Focusing on What's Important in the Trayvon Martin Case

One of the sadder aspects of Trayvon Martin's death is how it's becoming a touchstone for a nebulous and unresolvable "conversation around race" instead of a touchstone for discussing the horrendous job Martin's local police department did in investigating his death.

I almost lost on NPR the other day when a caller complained that we needed to stop protesting and let the police perform a thorough investigation. In point of fact, a thorough investigation is exactly what didn't happen and is precisely what's motivating the protest:

Among other things, George Zimmerman, 28, was not subject to a criminal background check until after he was released from custody. A possible racial slur muttered by Zimmerman on a 911 call was overlooked. Nearly a week passed before important witnesses were interviewed by the police. Perhaps most crucially, investigators failed to access Martin's cell phone records for weeks.

Those records revealed that just before he was shot, the teen was on the phone with his girlfriend, who said she overheard crucial moments of the encounter between Zimmerman and Martin.

"Those mistakes should not have been made," said Andrew Scott, former chief of the Boca Raton police department and a national policing consultant. "They were such rudimentary aspects of an investigation." 

Martin family members and their attorneys relentlessly cited these errors, which echoed through the national media and the blogosphere.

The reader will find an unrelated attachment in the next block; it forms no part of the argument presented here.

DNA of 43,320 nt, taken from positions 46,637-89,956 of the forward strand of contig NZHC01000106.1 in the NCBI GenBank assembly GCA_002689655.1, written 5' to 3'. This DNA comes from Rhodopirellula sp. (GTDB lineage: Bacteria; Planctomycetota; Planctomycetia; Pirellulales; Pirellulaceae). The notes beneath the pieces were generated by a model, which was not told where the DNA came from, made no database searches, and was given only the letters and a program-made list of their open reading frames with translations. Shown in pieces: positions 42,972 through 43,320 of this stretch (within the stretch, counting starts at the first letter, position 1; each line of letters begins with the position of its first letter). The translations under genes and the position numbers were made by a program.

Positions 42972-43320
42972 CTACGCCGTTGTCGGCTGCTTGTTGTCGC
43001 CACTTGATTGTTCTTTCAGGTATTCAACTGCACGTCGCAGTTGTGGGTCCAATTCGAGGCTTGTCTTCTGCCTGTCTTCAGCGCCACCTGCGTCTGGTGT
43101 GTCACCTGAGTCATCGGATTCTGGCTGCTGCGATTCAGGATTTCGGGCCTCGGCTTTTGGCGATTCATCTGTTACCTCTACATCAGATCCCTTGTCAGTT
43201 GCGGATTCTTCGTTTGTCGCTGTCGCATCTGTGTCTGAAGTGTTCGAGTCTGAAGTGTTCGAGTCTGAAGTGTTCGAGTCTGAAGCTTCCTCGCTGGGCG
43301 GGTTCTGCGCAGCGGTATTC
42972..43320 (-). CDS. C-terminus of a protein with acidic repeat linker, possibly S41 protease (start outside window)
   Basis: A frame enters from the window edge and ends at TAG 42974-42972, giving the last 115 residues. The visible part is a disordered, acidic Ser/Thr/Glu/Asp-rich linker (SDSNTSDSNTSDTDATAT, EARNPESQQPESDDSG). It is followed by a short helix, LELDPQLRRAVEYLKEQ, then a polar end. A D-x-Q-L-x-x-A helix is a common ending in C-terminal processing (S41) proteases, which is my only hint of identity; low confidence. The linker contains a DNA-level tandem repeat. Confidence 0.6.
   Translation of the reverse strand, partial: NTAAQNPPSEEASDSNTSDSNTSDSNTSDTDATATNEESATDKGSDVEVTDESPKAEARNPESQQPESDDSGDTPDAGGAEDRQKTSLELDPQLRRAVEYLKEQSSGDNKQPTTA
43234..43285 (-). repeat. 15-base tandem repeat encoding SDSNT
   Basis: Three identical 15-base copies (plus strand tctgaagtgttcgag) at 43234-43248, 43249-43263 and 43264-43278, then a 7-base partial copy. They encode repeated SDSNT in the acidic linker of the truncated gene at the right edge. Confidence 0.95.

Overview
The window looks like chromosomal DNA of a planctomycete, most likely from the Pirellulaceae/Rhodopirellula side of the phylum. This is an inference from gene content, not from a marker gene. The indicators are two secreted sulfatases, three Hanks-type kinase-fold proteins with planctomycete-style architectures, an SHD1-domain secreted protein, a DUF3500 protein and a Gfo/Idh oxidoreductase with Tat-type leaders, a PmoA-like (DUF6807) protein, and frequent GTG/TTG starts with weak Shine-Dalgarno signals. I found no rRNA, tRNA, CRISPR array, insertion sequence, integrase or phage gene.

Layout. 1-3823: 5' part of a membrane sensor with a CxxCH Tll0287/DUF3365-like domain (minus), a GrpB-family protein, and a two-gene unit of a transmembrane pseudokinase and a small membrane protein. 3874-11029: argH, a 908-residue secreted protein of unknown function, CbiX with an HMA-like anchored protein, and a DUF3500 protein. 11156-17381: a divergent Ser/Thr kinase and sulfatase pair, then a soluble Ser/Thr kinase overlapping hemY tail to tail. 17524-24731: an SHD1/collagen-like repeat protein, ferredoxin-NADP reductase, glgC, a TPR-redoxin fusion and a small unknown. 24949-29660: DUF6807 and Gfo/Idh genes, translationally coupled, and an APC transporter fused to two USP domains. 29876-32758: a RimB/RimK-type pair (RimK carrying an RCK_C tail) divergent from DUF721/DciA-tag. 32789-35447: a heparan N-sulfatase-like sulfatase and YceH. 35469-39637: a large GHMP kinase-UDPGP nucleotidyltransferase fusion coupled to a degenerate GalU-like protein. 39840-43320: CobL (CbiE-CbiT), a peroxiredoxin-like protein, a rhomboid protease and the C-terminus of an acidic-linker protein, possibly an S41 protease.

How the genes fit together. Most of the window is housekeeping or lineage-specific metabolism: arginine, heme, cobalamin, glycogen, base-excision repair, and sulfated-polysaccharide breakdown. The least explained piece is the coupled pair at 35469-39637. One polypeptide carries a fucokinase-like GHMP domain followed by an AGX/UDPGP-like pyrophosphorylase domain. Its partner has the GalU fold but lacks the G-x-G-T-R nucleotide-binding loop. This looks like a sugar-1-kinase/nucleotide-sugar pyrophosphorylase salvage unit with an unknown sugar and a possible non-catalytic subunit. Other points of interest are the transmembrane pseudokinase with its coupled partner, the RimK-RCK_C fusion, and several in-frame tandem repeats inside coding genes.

"It has fueled the fires," Scott said. "The credibility of the agency is now in question..."

Trymaine Lee has done outstanding work on this case. For some reason there's this notion out there that Trayvon was killed on Monday, Al Sharpton showed up on Tuesday, and there were marches on Wednesday. There's an entire contingent of critics who are much more comfortable attacking Sharpton, or wondering why "black on black" crime doesn't attract any protests.

As I have written, the contention is, itself, false. But more importantly the protests aren't merely about Trayvon Martin's killing, they are about the failure of a police department to rigorously investigate a crime. Lee's story points to other such incidents in which the same thing happened. At its root, Trayvon Martin's killing is a law and order case, and you would think conservatives would latch on to that. Instead, with few exceptions, we are being told that the true calamity here is the presence of Al Sharpton.

I don't expect law enforcement to heal the racial divide. I don't expect cops to do the work of society. And George Zimmerman could be president of the local chapter of the NAACP, for all I care. When someone is killed--regardless of the race of the shooter or the victim--I expect them to give it all the due attention law enforcement can muster. That did not happen here. And it isn't the first time.
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Ta-Nehisi Coates is a national correspondent at The Atlantic, where he writes about culture, politics, and social issues. He is the author of the memoir The Beautiful Struggle.

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